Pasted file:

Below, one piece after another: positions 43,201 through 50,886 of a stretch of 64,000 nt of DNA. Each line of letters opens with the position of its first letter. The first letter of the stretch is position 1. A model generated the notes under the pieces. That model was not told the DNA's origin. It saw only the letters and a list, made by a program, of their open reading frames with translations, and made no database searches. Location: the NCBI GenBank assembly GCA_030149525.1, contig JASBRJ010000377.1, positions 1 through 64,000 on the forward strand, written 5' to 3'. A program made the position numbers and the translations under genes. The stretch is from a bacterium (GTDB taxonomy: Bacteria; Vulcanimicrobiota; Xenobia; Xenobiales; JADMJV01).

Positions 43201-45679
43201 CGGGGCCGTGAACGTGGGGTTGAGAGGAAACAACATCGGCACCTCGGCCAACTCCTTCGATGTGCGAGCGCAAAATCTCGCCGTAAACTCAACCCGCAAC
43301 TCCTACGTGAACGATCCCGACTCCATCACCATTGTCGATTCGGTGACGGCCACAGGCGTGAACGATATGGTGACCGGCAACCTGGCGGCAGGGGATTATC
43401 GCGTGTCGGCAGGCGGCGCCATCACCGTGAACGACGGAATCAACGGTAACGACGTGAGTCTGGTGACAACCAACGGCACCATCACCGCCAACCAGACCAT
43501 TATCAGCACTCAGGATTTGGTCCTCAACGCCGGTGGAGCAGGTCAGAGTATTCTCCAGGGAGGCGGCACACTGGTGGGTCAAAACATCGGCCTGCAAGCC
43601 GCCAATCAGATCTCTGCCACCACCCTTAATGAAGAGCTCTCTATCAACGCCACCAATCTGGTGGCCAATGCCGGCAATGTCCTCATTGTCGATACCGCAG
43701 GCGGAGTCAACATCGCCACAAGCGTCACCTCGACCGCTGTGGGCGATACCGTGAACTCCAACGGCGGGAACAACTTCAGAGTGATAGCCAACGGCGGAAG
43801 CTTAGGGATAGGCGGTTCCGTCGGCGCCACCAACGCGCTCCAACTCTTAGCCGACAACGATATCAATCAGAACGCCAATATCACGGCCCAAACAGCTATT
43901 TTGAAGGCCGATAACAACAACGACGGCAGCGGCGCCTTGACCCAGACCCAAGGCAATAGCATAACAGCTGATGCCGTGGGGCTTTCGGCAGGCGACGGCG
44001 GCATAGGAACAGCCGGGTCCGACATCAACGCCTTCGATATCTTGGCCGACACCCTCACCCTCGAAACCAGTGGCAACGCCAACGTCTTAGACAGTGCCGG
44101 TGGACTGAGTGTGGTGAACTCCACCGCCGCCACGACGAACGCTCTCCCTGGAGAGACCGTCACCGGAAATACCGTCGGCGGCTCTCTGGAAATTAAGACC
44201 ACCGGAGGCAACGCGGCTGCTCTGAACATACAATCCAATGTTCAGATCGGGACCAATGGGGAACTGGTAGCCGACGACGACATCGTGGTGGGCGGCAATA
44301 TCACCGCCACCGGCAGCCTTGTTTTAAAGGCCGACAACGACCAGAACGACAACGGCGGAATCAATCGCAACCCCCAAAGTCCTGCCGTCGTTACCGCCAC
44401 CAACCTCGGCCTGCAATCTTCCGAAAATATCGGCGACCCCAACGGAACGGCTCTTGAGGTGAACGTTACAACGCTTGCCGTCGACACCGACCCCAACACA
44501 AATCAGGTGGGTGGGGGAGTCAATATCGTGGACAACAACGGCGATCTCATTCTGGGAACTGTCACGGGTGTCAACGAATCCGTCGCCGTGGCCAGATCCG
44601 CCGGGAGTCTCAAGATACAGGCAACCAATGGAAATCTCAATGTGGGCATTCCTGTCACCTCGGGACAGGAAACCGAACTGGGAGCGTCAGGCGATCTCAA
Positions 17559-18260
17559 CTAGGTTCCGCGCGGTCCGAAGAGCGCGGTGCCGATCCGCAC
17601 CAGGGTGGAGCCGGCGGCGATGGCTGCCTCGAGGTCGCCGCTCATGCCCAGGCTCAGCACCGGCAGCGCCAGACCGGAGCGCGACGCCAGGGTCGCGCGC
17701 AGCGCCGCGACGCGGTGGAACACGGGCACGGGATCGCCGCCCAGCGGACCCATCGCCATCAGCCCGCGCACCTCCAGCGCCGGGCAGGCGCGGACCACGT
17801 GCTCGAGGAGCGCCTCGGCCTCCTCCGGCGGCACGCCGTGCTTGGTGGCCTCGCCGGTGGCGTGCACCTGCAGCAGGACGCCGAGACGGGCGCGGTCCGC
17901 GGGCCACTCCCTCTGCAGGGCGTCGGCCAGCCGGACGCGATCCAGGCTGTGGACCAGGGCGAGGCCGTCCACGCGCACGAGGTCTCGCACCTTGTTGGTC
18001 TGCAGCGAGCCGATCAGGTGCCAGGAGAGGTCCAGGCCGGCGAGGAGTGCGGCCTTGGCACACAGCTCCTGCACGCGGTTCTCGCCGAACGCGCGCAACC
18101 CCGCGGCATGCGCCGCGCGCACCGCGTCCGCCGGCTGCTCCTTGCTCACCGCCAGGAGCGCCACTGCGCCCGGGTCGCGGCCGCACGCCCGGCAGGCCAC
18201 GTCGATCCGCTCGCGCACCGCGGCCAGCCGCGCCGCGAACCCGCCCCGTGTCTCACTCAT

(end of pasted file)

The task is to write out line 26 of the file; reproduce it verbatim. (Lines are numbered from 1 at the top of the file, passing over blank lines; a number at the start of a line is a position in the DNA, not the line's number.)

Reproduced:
18201 GTCGATCCGCTCGCGCACCGCGGCCAGCCGCGCCGCGAACCCGCCCCGTGTCTCACTCAT